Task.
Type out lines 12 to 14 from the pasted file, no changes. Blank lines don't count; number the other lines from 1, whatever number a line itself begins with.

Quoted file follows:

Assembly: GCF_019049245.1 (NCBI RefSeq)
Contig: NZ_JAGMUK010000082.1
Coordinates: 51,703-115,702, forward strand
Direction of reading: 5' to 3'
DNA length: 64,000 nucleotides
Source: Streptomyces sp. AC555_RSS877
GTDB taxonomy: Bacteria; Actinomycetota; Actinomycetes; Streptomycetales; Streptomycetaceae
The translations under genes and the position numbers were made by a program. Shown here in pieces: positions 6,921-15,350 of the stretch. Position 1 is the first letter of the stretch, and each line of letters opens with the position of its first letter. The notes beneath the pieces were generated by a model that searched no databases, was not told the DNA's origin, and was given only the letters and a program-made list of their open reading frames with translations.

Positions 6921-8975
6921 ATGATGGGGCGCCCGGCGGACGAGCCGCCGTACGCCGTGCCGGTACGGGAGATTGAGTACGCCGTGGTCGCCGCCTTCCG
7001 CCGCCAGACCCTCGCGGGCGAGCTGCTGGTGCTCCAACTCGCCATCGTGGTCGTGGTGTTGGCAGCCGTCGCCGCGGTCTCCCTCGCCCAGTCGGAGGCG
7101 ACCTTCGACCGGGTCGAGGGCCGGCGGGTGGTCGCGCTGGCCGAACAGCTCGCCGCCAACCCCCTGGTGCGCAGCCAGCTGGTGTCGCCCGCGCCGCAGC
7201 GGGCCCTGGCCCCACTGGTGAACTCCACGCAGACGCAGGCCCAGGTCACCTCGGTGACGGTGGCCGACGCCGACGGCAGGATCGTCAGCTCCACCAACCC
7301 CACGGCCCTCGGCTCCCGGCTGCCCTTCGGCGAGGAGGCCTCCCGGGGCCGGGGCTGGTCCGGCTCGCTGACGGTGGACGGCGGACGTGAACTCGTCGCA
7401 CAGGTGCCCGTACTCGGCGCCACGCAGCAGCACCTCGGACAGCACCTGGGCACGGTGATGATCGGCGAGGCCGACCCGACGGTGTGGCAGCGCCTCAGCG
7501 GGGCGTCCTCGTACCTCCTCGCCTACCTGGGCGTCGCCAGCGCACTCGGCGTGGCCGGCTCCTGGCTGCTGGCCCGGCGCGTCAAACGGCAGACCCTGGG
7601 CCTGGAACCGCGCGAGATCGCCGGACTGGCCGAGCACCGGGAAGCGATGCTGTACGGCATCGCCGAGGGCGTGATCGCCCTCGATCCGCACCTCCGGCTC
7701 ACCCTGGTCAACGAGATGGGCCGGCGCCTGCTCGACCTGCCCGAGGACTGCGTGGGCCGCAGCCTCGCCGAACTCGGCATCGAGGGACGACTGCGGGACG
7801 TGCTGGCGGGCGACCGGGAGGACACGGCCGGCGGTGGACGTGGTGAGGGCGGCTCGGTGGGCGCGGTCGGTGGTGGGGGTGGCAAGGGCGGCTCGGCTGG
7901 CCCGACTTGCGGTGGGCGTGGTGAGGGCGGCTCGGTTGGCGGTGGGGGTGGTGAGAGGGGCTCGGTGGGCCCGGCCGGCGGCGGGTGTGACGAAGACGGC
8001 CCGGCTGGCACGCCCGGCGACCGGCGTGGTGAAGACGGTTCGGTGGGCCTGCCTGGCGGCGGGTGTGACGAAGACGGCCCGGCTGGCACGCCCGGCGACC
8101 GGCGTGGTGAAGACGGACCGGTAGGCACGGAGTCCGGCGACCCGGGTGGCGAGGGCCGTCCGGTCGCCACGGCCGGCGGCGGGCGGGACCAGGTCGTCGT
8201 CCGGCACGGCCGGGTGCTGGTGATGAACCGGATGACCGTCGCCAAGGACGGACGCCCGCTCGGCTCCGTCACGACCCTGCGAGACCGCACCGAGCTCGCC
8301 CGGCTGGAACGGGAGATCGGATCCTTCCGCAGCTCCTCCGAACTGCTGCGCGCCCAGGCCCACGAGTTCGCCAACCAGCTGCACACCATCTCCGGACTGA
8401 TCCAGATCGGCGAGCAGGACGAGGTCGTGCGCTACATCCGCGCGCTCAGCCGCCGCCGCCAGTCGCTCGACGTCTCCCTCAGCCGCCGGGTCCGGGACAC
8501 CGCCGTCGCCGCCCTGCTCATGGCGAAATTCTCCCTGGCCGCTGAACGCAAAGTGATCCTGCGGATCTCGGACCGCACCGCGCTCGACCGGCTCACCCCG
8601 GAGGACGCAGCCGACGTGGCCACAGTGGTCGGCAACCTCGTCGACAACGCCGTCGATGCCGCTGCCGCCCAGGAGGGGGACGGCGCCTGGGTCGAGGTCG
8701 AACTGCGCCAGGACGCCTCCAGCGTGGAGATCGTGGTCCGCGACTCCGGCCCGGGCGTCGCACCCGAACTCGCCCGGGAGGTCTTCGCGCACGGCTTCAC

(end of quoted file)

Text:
7101 ACCTTCGACCGGGTCGAGGGCCGGCGGGTGGTCGCGCTGGCCGAACAGCTCGCCGCCAACCCCCTGGTGCGCAGCCAGCTGGTGTCGCCCGCGCCGCAGC
7201 GGGCCCTGGCCCCACTGGTGAACTCCACGCAGACGCAGGCCCAGGTCACCTCGGTGACGGTGGCCGACGCCGACGGCAGGATCGTCAGCTCCACCAACCC
7301 CACGGCCCTCGGCTCCCGGCTGCCCTTCGGCGAGGAGGCCTCCCGGGGCCGGGGCTGGTCCGGCTCGCTGACGGTGGACGGCGGACGTGAACTCGTCGCA